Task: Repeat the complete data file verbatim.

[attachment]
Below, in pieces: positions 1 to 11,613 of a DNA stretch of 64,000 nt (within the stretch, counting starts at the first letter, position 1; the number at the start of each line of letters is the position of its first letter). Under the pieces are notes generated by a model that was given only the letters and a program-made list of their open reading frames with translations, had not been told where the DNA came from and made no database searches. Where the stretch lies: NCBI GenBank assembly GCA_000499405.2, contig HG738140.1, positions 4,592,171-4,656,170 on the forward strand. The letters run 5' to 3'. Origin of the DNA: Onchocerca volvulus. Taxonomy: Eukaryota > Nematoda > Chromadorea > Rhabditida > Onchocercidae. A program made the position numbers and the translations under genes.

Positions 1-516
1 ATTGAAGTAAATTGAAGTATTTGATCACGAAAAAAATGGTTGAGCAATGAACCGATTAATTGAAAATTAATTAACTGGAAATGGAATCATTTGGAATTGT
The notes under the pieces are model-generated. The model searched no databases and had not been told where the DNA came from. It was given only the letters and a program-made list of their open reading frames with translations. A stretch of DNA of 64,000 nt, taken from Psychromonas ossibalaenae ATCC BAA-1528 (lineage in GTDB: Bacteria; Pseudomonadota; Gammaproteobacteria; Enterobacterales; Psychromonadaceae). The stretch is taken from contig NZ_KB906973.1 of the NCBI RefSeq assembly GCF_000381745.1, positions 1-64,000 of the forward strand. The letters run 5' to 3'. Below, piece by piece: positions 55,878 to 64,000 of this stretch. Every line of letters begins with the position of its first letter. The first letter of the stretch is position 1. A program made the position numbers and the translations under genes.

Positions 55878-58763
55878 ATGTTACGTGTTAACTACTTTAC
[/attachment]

Below, in pieces: positions 1 to 11,613 of a DNA stretch of 64,000 nt (within the stretch, counting starts at the first letter, position 1; the number at the start of each line of letters is the position of its first letter). Under the pieces are notes generated by a model that was given only the letters and a program-made list of their open reading frames with translations, had not been told where the DNA came from and made no database searches. Where the stretch lies: NCBI GenBank assembly GCA_000499405.2, contig HG738140.1, positions 4,592,171-4,656,170 on the forward strand. The letters run 5' to 3'. Origin of the DNA: Onchocerca volvulus. Taxonomy: Eukaryota > Nematoda > Chromadorea > Rhabditida > Onchocercidae. A program made the position numbers and the translations under genes.

Positions 1-516
1 ATTGAAGTAAATTGAAGTATTTGATCACGAAAAAAATGGTTGAGCAATGAACCGATTAATTGAAAATTAATTAACTGGAAATGGAATCATTTGGAATTGT
The notes under the pieces are model-generated. The model searched no databases and had not been told where the DNA came from. It was given only the letters and a program-made list of their open reading frames with translations. A stretch of DNA of 64,000 nt, taken from Psychromonas ossibalaenae ATCC BAA-1528 (lineage in GTDB: Bacteria; Pseudomonadota; Gammaproteobacteria; Enterobacterales; Psychromonadaceae). The stretch is taken from contig NZ_KB906973.1 of the NCBI RefSeq assembly GCF_000381745.1, positions 1-64,000 of the forward strand. The letters run 5' to 3'. Below, piece by piece: positions 55,878 to 64,000 of this stretch. Every line of letters begins with the position of its first letter. The first letter of the stretch is position 1. A program made the position numbers and the translations under genes.

Positions 55878-58763
55878 ATGTTACGTGTTAACTACTTTAC